Motorola's Woodside on Ara: How do we modularize the phone?

Dec 09, 2013 by Nancy Owano weblog

(Phys.org) —"Goodbye Sticky. Hello Ara." That was the blog title back in October on the Motorola Mobility site that grabbed phone watchers' attention and inspired one common question: How soon can you do this? Ara is the name of Motorola's Project that is working on a free, open hardware platform for creating highly modular smartphones. "We want to do for hardware what the Android platform has done for software: create a vibrant third-party developer ecosystem, lower the barriers to entry, increase the pace of innovation, and substantially compress development timelines," said Paul Eremenko, and the Ara team.

On December 6, Motorola Mobility CEO Dennis Woodside brought the vision into further perspective in an interview streamed live with "YouTuber" and tech reviewer Marques Brownlee. Motorola's vision is fundamentally one of a smartphone user having a skeleton that holds together a set of components and those components slide in and out. ("The endo [endoskeleton] is the structural frame that holds all the modules in place. A module can be anything, from a new application processor to a new display or keyboard, an extra battery, a pulse oximeter—or something not yet thought of," according to the Ara team.)

But why? The idea behind Ara, said Woodside, is, what, for example, if you could change the camera on the phone to one with super zoom properties? Today, he said, once you buy the phone, it cannot change that much. The software can change but not the hardware. A tantalizing opportunity emerges for the future of smartphones, where one thinks not only of innovating but of enabling others to innovate Motorola's question became, "How do we modularize the phone?"

Consumers, he said, may want to do different things with their phones at different times of their lives. If going on a trip, the user may want a different camera, etc. As part of the , Motorola has opened a site to solicit participants in Project Ara, and participants are in turn given missions that are idea-driven, he said, such as, "Come up with an idea for a new sensor that we can incorporate into a Project Ara ."

"So we are going to see where it goes," he said. "Will we have a product in the next 12 months? It's hard to say, but we are pretty excited about what we are doing."

This video is not supported by your browser at this time.
MKBHD Hangout with Motorola CEO Dennis Woodside

The dscout.com/ara site announced that "Motorola is inviting people across the globe to become Ara Scouts. Over the next six to 12 months, we'll be doing research to shape the direction of Project Ara. You can help by collaborating with us on special missions."

Explore further: Motorola studying modular smartphone

More information: www.dscout.com/ara
motorola-blog.blogspot.com/2013/10/goodbye-sticky-hello-ara.html

Related Stories

Motorola studying modular smartphone

Oct 30, 2013

When it comes to mobile applications, consumers can customize their phones with just a few taps. Motorola Mobility wants to make it that easy to personalize a gadget's hardware.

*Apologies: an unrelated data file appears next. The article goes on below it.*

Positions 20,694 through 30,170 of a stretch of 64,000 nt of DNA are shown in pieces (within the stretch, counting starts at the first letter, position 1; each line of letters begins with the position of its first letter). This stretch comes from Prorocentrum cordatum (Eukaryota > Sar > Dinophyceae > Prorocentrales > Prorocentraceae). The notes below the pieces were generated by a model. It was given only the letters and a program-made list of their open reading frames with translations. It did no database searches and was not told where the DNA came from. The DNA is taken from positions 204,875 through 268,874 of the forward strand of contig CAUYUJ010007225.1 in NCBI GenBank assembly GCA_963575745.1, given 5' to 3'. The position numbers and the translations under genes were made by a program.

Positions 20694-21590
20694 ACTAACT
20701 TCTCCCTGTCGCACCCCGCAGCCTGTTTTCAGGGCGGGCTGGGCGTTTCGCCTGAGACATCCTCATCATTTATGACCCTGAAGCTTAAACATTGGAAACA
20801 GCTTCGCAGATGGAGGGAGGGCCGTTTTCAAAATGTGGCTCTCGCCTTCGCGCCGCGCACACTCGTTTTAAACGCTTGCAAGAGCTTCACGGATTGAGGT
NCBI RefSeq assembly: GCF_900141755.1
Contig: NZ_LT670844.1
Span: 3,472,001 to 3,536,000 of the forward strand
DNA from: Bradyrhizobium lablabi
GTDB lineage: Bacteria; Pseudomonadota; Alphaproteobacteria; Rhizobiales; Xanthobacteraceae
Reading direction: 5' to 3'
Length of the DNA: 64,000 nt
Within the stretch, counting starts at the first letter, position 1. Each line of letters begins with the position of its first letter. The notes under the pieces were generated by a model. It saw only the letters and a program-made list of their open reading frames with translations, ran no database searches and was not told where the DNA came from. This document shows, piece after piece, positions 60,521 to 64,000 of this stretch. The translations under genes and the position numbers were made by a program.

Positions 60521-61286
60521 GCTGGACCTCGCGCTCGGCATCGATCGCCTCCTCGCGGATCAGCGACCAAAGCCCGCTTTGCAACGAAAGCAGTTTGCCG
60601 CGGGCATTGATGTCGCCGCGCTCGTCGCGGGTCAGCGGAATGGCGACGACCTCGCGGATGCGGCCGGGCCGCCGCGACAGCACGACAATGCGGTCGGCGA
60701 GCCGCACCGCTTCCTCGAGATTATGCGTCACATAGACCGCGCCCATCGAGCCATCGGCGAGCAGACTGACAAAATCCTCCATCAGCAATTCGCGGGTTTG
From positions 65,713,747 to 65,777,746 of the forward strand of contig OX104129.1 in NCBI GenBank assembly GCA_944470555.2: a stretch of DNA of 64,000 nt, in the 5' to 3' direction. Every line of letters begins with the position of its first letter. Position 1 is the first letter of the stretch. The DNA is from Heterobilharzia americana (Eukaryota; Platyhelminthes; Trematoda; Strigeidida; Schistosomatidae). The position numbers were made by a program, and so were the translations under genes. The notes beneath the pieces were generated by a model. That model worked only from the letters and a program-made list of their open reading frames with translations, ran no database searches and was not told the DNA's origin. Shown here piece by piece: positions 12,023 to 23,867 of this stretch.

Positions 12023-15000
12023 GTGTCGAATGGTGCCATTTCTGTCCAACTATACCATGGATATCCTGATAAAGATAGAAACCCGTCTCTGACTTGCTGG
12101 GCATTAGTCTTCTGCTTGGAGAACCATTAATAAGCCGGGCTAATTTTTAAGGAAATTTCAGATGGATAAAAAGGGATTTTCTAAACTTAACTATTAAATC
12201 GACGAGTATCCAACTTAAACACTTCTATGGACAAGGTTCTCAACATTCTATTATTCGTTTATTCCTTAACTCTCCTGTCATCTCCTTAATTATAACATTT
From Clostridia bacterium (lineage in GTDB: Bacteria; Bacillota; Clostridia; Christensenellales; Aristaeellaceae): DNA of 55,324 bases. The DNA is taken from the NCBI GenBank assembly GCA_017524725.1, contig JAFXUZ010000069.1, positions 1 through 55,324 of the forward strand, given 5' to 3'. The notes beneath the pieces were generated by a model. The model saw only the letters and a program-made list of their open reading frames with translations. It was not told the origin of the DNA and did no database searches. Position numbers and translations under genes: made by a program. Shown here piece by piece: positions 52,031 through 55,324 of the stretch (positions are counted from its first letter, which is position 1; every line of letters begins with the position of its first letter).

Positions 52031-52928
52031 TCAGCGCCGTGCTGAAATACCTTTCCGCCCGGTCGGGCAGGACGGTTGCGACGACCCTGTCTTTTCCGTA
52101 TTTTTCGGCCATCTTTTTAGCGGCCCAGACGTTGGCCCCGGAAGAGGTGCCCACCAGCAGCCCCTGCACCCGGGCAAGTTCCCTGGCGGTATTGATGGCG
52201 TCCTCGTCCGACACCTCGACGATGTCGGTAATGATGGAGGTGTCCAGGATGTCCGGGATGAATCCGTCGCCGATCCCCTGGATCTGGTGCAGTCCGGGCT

Will your next phone be Fair Trade?

Dec 06, 2013

Organic, cage-free or home-grown? We think about our purchasing ethics in many areas of daily life, but not often about technology.

Google coming out with two new Android phones

May 31, 2013

Google revealed Thursday that it has two new sophisticated Android smartphones in the works, one of which will have the unprecedented distinction of being made in the United States.

Motorola unveils 'affordable' Moto G smartphone

Nov 13, 2013

Google-owned Motorola Mobility on Wednesday unveiled the Moto G, aimed at the half-billion consumers around the world, many in emerging markets, who want a smartphone without a high price tag.

Recommended for you

Sony's PlayStation 4 sales top seven million

16 hours ago

Sony says it has sold seven million PlayStation 4 worldwide since its launch last year and admitted it can't make them fast enough, in a welcome change of fortune for the Japanese consumer electronics giant.

Study: Samsung phone durable, but iPhone has edge

Apr 14, 2014

Samsung's new Galaxy S5 smartphone is more durable than last year's model and other leading Android phones, but the iPhone 5s outperformed all of them in part because of its smaller size, a new study finds.

User comments : 1

Adjust slider to filter visible comments by rank

Display comments: newest first

betterexists
not rated yet Dec 09, 2013
Modularize?
I thought since it is all wireless and phone is big/thick for Men's Pockets..
they could make a Calendar like Foldable Screen for the Wrist and
other pieces of it to go into various Shirt & Cargo Pants' Pockets...Never to be taken out!

More news stories

Hackathon team's GoogolPlex gives Siri extra powers

(Phys.org) —Four freshmen at the University of Pennsylvania have taken Apple's personal assistant Siri to behave as a graduate-level executive assistant which, when asked, is capable of adjusting the temperature ...

Better thermal-imaging lens from waste sulfur

Sulfur left over from refining fossil fuels can be transformed into cheap, lightweight, plastic lenses for infrared devices, including night-vision goggles, a University of Arizona-led international team ...

Deadly human pathogen Cryptococcus fully sequenced

Within each strand of DNA lies the blueprint for building an organism, along with the keys to its evolution and survival. These genetic instructions can give valuable insight into why pathogens like Cryptococcus ne ...